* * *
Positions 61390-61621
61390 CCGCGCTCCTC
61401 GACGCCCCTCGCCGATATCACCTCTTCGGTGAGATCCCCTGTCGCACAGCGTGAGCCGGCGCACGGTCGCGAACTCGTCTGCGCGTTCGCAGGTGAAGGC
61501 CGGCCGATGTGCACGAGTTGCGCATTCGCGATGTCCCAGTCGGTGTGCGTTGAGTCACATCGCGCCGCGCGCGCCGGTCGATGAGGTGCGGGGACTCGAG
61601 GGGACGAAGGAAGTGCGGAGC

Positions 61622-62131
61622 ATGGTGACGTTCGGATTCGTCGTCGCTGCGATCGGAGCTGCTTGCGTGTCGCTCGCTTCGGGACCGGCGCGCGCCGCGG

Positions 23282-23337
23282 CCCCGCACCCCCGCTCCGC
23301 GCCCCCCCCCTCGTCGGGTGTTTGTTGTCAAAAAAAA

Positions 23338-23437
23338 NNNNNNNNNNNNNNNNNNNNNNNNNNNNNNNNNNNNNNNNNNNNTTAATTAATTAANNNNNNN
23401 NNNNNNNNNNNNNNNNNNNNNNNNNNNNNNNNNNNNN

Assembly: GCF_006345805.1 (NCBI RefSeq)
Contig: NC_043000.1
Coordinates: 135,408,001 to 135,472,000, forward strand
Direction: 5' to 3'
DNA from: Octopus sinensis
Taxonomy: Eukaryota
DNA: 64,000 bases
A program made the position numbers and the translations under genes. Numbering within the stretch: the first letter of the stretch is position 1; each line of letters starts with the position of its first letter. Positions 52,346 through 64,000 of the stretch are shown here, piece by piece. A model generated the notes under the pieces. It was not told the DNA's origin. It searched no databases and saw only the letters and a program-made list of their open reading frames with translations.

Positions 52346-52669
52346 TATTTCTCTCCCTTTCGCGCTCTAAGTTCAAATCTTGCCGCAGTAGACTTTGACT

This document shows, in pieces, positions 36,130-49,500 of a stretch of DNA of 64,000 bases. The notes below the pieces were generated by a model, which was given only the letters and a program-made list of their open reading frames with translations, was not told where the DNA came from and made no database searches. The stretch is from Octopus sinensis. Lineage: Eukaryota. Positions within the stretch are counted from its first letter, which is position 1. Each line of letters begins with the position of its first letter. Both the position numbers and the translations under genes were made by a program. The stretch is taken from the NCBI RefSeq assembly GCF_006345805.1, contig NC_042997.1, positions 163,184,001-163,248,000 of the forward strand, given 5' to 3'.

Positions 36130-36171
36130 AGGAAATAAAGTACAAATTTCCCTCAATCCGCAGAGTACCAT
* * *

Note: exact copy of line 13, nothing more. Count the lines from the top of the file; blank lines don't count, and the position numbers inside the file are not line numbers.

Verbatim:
23401 NNNNNNNNNNNNNNNNNNNNNNNNNNNNNNNNNNNNN